To get those requirements, we have to produce material that might not behave the same way that patients do, so that’s the issue. But to ensure that we’re truly getting a difference between different instruments, that the difference is not due to those factors, those preparation issues, its due purely to the methods, we need to use a commutable material.

Bob Barrett:
Is there any value to using non-commutable material?

Tony Badrick:
There is, because as I say, one of the primary things that laboratories want to understand is that, am I using the method, the instrument, in the way that the manufacturer specified it should be used? So, the best way I can determine that is to run a sample, the same sample in different sites, but on the same manufacturer’s equipment and reagents. As long as the material is sort of humanlike, it doesn’t have to be commutable, but as long as it’s sort of humanlike. By running that in a whole series of different laboratories, but using the same equipment, I can see if I’m getting the same results. So, what we can see is if I’m getting different result on the same material to a whole lot of other laboratories using the same equipment, I’ve got a problem. So, that means, I’m not running the material as I should.

It also can provide information about quality improvement exercises as I’ve said. If there’s a problem with the material, I’ll have to go through a quality improvement process to identify, well, is it the material or is it the method itself? So, certainly non-commutable material can be useful. Also, I should add that with a lot of material, we just don't know whether it’s commutable or not, so that’s part of the issue. A lot of material that we use now, all we can say is that it’s not verified as being commutable, but we don’t know whether it’s commutable or not.

Bob Barrett:
Do you have some idea of the percentage of EQA materials that are used globally that have been demonstrated to be commutable for most or at least some analytes?

Tony Badrick:
There’s no data that I’m aware of. And most, even recent surveys, what people will say is exactly what I’ve just said-- it’s not verified as commutable. I’m sorry, people who provide EQA material, they might have an idea, but most haven’t been able to prove that it’s commutable.

Bob Barrett:
Well, finally doctor, the concept of commutability was first put forward about 50 years ago. After half a century, one would think that commutable materials would be universally adopted. What are some of the problems in providing commutable materials?

Tony Badrick:
And this goes back to the last point that I made. So, how do you prove that something is commutable? So, to prove that something is commutable, what you need to show is that the material behaves exactly the same way as patient samples do on different methods’ instruments. So, what that means you need to do is to take your material and run it at the same time as you're running a series of patient samples on every method that you’re going to provide that EQA material to. The way you actually do it is using a form of linear regression and in that linear regression you have pairs of methods, so if in your survey you’ve got four analyzers that you’re going to send out your material to, you will need to compare a range of patient samples for every analyte, sodium, potassium, urea, creatinine, every analyte that you include in your EQA.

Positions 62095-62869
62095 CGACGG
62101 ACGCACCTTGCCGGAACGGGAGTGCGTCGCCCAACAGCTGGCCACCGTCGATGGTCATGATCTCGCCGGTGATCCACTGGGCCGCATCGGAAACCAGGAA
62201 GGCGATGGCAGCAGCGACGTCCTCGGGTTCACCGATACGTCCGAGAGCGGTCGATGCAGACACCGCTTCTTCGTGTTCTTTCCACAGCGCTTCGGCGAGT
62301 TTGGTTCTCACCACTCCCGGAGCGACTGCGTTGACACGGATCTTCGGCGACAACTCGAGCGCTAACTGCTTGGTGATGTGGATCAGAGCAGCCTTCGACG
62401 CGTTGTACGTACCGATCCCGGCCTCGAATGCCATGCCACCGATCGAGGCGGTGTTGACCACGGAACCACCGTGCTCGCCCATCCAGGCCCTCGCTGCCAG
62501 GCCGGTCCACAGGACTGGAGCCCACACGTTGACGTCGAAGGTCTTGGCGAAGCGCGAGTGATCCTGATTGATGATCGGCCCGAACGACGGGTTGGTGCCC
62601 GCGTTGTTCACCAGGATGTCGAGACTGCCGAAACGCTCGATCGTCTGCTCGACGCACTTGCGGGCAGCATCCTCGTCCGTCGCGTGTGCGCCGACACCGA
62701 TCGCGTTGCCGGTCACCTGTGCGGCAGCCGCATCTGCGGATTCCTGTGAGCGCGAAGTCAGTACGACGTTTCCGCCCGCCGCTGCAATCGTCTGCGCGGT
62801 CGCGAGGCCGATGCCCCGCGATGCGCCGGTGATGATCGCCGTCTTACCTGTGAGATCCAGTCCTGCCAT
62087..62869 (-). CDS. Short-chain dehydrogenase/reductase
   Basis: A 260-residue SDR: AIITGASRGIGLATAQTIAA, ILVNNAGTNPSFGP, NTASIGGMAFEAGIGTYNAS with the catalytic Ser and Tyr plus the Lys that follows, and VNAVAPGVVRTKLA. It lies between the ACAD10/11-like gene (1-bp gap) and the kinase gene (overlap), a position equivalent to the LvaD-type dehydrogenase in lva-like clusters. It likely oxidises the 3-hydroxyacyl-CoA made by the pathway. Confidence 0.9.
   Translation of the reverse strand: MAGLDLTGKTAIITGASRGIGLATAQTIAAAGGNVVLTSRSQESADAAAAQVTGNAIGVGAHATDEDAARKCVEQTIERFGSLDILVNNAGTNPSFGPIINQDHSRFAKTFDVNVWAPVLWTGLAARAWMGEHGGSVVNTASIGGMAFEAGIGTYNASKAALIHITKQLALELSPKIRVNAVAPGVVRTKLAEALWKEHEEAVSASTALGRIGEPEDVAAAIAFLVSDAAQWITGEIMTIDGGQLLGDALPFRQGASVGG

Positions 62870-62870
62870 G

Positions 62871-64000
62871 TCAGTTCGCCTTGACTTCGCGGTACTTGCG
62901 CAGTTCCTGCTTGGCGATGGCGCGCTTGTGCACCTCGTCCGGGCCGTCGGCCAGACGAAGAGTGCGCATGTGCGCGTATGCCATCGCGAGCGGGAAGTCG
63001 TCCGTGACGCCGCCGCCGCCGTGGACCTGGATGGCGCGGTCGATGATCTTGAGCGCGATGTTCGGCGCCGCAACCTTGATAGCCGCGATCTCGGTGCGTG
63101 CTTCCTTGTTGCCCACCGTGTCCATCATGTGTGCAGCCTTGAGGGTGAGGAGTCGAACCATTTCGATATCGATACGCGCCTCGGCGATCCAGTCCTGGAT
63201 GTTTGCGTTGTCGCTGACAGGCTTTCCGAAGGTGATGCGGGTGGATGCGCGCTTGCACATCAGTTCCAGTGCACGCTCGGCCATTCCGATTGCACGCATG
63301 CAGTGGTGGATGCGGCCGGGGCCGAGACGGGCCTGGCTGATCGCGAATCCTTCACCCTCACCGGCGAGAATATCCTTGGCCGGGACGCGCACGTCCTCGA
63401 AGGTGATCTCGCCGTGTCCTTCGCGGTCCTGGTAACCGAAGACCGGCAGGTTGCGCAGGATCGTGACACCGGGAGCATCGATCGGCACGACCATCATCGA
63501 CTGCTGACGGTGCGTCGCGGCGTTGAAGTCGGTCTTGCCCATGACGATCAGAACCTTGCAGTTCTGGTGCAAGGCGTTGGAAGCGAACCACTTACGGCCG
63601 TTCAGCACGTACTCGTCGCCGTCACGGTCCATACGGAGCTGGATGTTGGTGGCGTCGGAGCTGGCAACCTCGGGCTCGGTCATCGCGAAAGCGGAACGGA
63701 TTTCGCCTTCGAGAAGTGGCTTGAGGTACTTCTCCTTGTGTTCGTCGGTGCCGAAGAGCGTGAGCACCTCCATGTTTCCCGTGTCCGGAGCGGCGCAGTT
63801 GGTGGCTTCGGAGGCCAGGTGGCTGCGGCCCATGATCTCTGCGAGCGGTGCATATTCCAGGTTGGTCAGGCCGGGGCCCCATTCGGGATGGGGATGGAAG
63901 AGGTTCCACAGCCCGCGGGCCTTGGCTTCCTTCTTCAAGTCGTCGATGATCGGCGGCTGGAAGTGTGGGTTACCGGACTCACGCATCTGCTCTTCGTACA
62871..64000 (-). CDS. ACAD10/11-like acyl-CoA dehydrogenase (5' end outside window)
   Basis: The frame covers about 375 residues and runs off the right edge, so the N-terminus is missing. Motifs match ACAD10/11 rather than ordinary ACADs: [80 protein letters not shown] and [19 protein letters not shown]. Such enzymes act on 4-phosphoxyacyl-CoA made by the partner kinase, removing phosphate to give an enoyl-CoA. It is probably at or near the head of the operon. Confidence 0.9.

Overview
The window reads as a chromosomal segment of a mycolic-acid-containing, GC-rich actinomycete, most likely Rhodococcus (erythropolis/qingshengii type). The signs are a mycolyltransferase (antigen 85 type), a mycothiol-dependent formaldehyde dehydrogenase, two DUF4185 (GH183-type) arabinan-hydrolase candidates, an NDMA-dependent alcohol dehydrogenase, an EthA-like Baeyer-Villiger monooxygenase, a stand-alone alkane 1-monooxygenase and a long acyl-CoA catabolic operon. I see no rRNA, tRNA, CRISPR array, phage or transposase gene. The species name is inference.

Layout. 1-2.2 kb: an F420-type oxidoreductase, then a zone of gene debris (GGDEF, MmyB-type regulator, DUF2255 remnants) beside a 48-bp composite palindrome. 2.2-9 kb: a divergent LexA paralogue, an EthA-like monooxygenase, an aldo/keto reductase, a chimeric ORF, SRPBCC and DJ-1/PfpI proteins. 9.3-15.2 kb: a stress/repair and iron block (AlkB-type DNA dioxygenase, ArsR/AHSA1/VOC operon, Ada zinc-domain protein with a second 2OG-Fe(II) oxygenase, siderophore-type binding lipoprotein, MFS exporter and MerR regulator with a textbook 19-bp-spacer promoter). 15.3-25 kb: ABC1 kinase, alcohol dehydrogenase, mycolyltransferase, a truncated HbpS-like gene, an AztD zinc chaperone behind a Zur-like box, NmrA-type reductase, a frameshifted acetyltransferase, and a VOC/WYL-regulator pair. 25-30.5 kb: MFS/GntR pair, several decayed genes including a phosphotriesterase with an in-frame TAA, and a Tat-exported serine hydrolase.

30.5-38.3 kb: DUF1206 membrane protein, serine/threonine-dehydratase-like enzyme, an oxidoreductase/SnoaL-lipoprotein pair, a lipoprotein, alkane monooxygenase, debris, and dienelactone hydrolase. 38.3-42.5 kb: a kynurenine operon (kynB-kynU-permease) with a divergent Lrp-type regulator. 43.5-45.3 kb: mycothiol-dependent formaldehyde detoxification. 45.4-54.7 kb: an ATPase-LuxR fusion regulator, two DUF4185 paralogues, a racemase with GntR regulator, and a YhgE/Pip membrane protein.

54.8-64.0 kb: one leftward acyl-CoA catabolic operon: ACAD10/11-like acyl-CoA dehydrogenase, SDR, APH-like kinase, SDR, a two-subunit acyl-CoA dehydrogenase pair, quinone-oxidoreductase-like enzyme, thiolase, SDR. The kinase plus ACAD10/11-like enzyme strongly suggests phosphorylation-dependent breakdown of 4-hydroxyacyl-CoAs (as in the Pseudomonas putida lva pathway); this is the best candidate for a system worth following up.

You need to have a range of patient samples that cover the clinical range or possibilities and you need to run those samples on every analyzer in pairs. You know analyzer A against analyzer B, analyzer A against analyzer C, analyzer B against analyzer C. It’s a lot of samples and you have to show that for all of these analyzers, for all of those measurands, analytes, you need to have your EQA material behaving exactly the same way as patient samples do, which basically means that it lines up on a regression line.

So, when you say you have to have a whole range of patient samples covering every analyte, every concentration, and then subject your material, and all those patient samples, to every pair of analyzers that are in your program, so that’s a lot of cost, it’s a lot of complexity, it’s very difficult to get that range of patient samples. And the volume that you need, so it’s basically a very complex process, and a costly process, that’s why.

Bob Barrett:
Sounds like job security to me.

Tony Badrick:
It’s very difficult and the other thing I should add is that with some patient samples, they themselves may have matrix effects. So, some patient samples might have antibodies or autoantibodies, rheumatoid factor or something, or drugs, and so, they will in fact not behave the same way that other patients will on a particular assay. So, it’s a really quite complex process, hence, why 50 years down the track we’re still trying to come to grips with the problem, but we’re trying to address it. You know, I think up till now it has been seen to be too difficult. But now, at last, we are trying to address it.

Bob Barrett:
That was Dr. Tony Badrick, chief executive of the Royal College of Pathologists of Australasia Quality Assurance Programs in Sydney Australia. He was moderator of the Q&A feature on why commutability of materials matters in interpreting external quality assurance results appearing in the April 2022 issue of Clinical Chemistry and he’s been our guest in this podcast on that topic. I’m Bob Barrett.